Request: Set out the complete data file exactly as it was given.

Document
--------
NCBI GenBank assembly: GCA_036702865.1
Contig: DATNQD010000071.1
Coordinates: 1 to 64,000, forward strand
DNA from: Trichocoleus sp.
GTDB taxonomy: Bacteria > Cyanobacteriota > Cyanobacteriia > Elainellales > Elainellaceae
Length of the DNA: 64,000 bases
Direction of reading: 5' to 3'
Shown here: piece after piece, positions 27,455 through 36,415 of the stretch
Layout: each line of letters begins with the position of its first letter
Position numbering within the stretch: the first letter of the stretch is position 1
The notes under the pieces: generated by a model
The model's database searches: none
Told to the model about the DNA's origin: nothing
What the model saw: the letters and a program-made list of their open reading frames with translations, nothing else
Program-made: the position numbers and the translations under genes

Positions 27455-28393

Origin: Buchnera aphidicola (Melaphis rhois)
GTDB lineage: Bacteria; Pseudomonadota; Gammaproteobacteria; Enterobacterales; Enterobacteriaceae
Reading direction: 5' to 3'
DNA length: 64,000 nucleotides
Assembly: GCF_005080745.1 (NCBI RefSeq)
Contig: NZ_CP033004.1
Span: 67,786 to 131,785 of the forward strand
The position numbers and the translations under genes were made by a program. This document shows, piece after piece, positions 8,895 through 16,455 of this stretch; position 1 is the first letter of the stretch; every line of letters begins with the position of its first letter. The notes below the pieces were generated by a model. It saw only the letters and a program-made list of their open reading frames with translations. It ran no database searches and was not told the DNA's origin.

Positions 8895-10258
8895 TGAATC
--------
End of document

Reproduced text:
NCBI GenBank assembly: GCA_036702865.1
Contig: DATNQD010000071.1
Coordinates: 1 to 64,000, forward strand
DNA from: Trichocoleus sp.
GTDB taxonomy: Bacteria > Cyanobacteriota > Cyanobacteriia > Elainellales > Elainellaceae
Length of the DNA: 64,000 bases
Direction of reading: 5' to 3'
Shown here: piece after piece, positions 27,455 through 36,415 of the stretch
Layout: each line of letters begins with the position of its first letter
Position numbering within the stretch: the first letter of the stretch is position 1
The notes under the pieces: generated by a model
The model's database searches: none
Told to the model about the DNA's origin: nothing
What the model saw: the letters and a program-made list of their open reading frames with translations, nothing else
Program-made: the position numbers and the translations under genes

Positions 27455-28393

Origin: Buchnera aphidicola (Melaphis rhois)
GTDB lineage: Bacteria; Pseudomonadota; Gammaproteobacteria; Enterobacterales; Enterobacteriaceae
Reading direction: 5' to 3'
DNA length: 64,000 nucleotides
Assembly: GCF_005080745.1 (NCBI RefSeq)
Contig: NZ_CP033004.1
Span: 67,786 to 131,785 of the forward strand
The position numbers and the translations under genes were made by a program. This document shows, piece after piece, positions 8,895 through 16,455 of this stretch; position 1 is the first letter of the stretch; every line of letters begins with the position of its first letter. The notes below the pieces were generated by a model. It saw only the letters and a program-made list of their open reading frames with translations. It ran no database searches and was not told the DNA's origin.

Positions 8895-10258
8895 TGAATC